Fun with 人 and じん vs にん

So I figure this might help those that have trouble knowing when which reading is reasonably possible, outside of purely memorizing each word (which i imagine a lot of us have done). It has helped me be more thoughtful in working out the right one and putting the two endings into a more conceptual space in my brain.


<Yes, very good resource.>

One of the ways I was taught to differentiate にん and じん was that にん is a temporary status like ‘the number of people’, since that can change, but that じん was more immutable (e.g. you can’t change your nationality). I don’t know how consistent that is, but it seems to work in far better than half the cases for me.


the essential of the article was that にん tended towards number of people and occupations, and じん tended to be attributes a person might have such as nationality or traits (an abstract one being 殺人 being a person who has…murderous intentions)

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殺人 isn’t a person, it’s the act of murder.

殺人者 is murderer.



“Someone that murder person”

Edit: Haha. I meant it as a literal translation. I thought it was funny.

If you mean as a mnemonic, I’d go with “killing (殺) a person (人) makes someone (者) a murderer (殺人者)”

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For 殺人者 I just built off of knowing that 殺人 means murder. 殺人者 --> murder + someone --> someone who murders --> murderer.

i know it’s murder, it’s a person with a trait of murder (to remember jin instead of nin) not that it’s a murderer

Thanks @jhgoforth. I’ve been struggling with this too. I made a list and invented my own formula. It’s got exceptions but that resource has explained the exceptions for me.

にん and じん according to my forumula

  1. じん has a dakuten. That is, it is じん not しん.
  2. にん has no dakuten.
  3. When looking at a word with 人, look at the other kanji.
  4. If the other kanji reading begins:
    a) with dakutan, use にん e.g. にんずう 人数
    b) without dakutan, use じん e.g. さいじん 才人

Here I have listed examples from my notes. I used blue highlight to describe the exceptions.
Note that all にん exceptions are “occupations”: villain, merchant, chef, witness. Amongst the じん exceptions: べつじん (changed person), which would fit into that “attribute” category in the article. Apparently, soldier is not an occupation ぐんじん.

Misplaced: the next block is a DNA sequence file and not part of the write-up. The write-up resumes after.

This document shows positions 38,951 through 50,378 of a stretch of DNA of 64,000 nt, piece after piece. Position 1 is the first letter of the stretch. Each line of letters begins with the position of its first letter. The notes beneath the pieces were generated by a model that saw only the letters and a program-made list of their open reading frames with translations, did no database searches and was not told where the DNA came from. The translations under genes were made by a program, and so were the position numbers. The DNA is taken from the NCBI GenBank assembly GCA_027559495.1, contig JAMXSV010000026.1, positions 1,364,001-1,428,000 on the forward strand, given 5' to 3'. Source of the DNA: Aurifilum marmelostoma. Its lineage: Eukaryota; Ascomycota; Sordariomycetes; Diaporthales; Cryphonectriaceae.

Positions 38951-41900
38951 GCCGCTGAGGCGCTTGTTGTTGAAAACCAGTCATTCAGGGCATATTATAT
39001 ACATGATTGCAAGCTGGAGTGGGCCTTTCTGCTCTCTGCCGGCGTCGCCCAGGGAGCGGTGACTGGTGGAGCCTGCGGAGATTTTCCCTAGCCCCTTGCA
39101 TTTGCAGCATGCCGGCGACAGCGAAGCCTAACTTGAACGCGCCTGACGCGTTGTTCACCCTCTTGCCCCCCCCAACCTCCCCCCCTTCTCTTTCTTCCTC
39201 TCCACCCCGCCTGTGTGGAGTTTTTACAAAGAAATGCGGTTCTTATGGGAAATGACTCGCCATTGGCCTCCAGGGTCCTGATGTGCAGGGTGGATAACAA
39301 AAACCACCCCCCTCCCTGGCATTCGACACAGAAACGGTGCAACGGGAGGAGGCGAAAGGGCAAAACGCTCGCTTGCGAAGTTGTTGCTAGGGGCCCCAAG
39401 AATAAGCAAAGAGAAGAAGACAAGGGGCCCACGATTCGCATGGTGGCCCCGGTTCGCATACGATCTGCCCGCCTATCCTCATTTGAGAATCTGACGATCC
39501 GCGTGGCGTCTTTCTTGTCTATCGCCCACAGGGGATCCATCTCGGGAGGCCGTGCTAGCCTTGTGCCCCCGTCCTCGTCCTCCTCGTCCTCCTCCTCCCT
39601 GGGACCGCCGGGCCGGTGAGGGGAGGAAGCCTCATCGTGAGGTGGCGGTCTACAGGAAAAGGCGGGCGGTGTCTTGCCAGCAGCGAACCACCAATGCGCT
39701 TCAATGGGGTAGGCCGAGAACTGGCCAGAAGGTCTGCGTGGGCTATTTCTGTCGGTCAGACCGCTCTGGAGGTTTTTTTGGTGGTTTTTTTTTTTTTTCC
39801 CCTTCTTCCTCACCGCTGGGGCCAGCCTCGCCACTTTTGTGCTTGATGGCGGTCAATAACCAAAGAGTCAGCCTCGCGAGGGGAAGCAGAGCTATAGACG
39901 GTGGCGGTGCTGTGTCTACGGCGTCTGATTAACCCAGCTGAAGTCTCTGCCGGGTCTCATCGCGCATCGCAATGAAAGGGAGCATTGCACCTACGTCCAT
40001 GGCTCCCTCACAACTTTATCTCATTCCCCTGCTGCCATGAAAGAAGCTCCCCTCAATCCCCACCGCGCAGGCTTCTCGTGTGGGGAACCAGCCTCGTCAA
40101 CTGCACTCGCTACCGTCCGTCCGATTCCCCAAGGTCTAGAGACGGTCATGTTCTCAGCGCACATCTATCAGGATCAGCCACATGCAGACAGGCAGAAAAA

My Japanese housemate said that she could tell which one to use because the other one would make the word harder to pronounce. It is different for native speakers. :wink:


hah, i hadn’t thought about the harder to pronounce part…gah…i only think that with really long vocab words that have lots of changing sounds.

The article you posted does incorrectly say it’s murderer, and not murder. So, figured you were quoting that.

You said

Which would be the murderer.


that’s in reference to the 人 not the definition itself, the hito with a murderous design which is a trait would mean 人 = jin and not nin in this situation

Guess I don’t understand the value in corrupting the meaning of the word to remember the pronunciation.

well you are missing the point that it’s not about the meaning of the word that we are looking at, it’s making sure we are using the correct reading for 人 in those situations, this is after you already know the meaning of the word and are making sure you get that reading right rather than being unsure if it’s supposed to be nin or jin.

i think this may be more of an issue since you are obviously far beyond needing to make those distinctions since pure usage of the words is more than likely mentally stamped permanently for you to read them lol

I actually try to use that approach as well. But of course as a nonnative learner it doesn’t always work for me.

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I did see this in counter pronunciation clip. So that if lips are closed at end of number, you use counter reading that starts with closed lips and other way around. Helps sometimes there but i think にん and じん have almost same mouth position with first letter and both end with ん so i don’t see it working well here.

This is great! Thank you!